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Static anteroposterior knee laxity tests are poorly correlated to quantitative pivot shift in the ACL-deficient knee: a prospective multicentre study

Abstract

Objective To determine the relationship between preoperative static knee joint laxity and non-invasive quantitative pivot shift (QPS) in patients with anterior cruciate ligament (ACL) rupture.

Methods Patients with an ACL injury participating in a multicentre trial were analysed if they had complete preoperative data on the following laxity tests: the rolimeter, the KT-1000 (134 N and manual maximum force), the Lachman, the anterior drawer and QPS. The QPS was assessed via a non-invasive inertial sensor system and an image analysis system for tibial acceleration and lateral tibial translation, respectively. Awake examination and examination under anaesthesia (EUA) were performed. Correlation between absolute values of static laxity and the QPS for each leg was assessed by Spearman’s rho. The Lachman and the anterior drawer were dichotomised into low- and high-grade, and differences between the groups in terms of continuous values of QPS were assessed.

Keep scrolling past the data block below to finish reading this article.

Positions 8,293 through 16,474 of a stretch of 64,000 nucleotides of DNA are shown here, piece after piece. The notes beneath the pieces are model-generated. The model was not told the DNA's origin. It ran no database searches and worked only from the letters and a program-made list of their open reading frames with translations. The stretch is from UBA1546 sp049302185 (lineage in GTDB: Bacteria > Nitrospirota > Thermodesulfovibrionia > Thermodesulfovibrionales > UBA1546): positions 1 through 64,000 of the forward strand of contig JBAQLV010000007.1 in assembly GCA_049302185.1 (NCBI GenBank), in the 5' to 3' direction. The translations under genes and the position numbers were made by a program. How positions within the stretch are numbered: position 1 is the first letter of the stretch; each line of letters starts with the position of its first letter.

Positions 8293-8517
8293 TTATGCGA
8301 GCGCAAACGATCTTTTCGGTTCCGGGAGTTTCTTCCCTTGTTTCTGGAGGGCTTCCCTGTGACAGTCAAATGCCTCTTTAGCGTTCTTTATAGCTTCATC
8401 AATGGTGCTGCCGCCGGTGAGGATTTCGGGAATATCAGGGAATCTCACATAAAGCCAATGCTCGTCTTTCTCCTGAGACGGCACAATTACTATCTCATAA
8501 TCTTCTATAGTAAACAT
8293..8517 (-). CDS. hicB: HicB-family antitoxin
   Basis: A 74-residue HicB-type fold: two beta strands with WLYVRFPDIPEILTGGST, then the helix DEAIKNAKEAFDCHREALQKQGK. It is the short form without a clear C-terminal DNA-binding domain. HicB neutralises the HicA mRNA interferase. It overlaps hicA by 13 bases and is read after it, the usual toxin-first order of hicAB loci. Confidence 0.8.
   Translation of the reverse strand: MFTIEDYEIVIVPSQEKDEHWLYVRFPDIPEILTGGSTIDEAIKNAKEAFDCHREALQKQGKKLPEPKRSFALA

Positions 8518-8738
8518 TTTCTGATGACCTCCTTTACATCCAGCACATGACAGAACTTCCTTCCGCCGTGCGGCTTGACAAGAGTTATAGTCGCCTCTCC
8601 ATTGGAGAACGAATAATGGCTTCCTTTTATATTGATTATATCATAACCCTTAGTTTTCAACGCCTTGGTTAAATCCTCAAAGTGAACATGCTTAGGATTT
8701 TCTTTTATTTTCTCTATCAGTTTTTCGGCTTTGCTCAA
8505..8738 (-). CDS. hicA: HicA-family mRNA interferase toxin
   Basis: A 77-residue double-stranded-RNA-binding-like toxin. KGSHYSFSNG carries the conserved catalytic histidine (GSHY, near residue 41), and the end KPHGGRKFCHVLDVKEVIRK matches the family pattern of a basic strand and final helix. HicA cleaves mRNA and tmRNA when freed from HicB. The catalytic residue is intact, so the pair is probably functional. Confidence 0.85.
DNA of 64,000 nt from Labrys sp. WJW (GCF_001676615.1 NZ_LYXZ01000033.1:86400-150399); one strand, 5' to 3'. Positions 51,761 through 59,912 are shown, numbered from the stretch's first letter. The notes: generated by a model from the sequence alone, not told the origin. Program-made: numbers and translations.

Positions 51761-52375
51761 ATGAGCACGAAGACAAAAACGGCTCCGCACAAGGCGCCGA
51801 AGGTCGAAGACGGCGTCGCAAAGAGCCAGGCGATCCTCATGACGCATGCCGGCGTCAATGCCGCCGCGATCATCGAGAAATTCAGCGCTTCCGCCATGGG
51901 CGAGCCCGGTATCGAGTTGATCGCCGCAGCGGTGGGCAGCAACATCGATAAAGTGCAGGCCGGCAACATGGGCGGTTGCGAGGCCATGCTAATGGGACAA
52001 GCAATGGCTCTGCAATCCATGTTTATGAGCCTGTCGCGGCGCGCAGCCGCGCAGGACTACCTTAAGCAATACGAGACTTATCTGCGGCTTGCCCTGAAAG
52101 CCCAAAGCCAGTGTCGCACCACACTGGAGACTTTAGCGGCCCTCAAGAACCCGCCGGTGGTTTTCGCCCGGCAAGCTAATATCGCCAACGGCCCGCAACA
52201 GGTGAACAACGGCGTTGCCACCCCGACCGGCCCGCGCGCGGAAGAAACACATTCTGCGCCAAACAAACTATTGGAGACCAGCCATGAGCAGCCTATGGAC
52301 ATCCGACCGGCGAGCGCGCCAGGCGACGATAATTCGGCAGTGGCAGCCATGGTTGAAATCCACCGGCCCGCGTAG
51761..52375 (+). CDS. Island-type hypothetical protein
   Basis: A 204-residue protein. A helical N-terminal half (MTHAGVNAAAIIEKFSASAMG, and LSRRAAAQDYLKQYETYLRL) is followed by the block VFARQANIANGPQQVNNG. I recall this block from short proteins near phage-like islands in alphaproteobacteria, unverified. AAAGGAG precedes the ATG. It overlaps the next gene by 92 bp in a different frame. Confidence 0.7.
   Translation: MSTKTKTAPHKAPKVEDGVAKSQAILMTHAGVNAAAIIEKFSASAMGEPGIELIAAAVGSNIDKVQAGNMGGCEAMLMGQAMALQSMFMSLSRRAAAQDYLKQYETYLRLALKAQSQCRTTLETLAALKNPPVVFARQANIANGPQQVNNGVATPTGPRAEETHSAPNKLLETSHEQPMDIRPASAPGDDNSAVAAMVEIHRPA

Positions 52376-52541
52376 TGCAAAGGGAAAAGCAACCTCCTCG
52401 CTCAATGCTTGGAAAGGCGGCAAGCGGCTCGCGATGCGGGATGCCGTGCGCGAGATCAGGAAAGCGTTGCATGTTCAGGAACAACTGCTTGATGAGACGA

Results A total of 58 patients were included (41.4% women, mean age 27.1±9.8 years). Awake static laxity and QPS acceleration were negatively correlated in the ACL-deficient knee, meaning that a greater acceleration correlated to a lesser static tibial translation, and vice versa. The mean QPS acceleration correlated with the static tests as follows: the rolimeter r=−0.30 (P=0.024), the KT-1000 134 N r=−0.25 (P=0.06) and the KT-1000 manual maximum r=−0.37 (P=0.004). A negative correlation between awake QPS acceleration and the static tests was also shown for the non-involved knee. Patients with a high-grade Lachman’s test in the EUA had significantly greater QPS acceleration (P=0.0002) and QPS translation (P<0.001) compared with patients with a low-grade. The corresponding analysis for the anterior drawer showed a significantly greater QPS translation in the high-grade group (P=0.01), while no differences were found in the QPS acceleration.

Conclusion Static anteroposterior and dynamic knee laxities, as presented by QPS, are poorly correlated in the ACL-deficient knee and should therefore be considered as separate entities of the knee examination. These findings strengthen the implementation of non-invasive technology for quantification of the pivot shift when establishing treatment algorithms for ACL reconstruction.

Level of evidence Level III, prospective cohort.

  • knee
  • ACL/PCL
  • ligament
  • repair/reconstruction
  • arthroscopy

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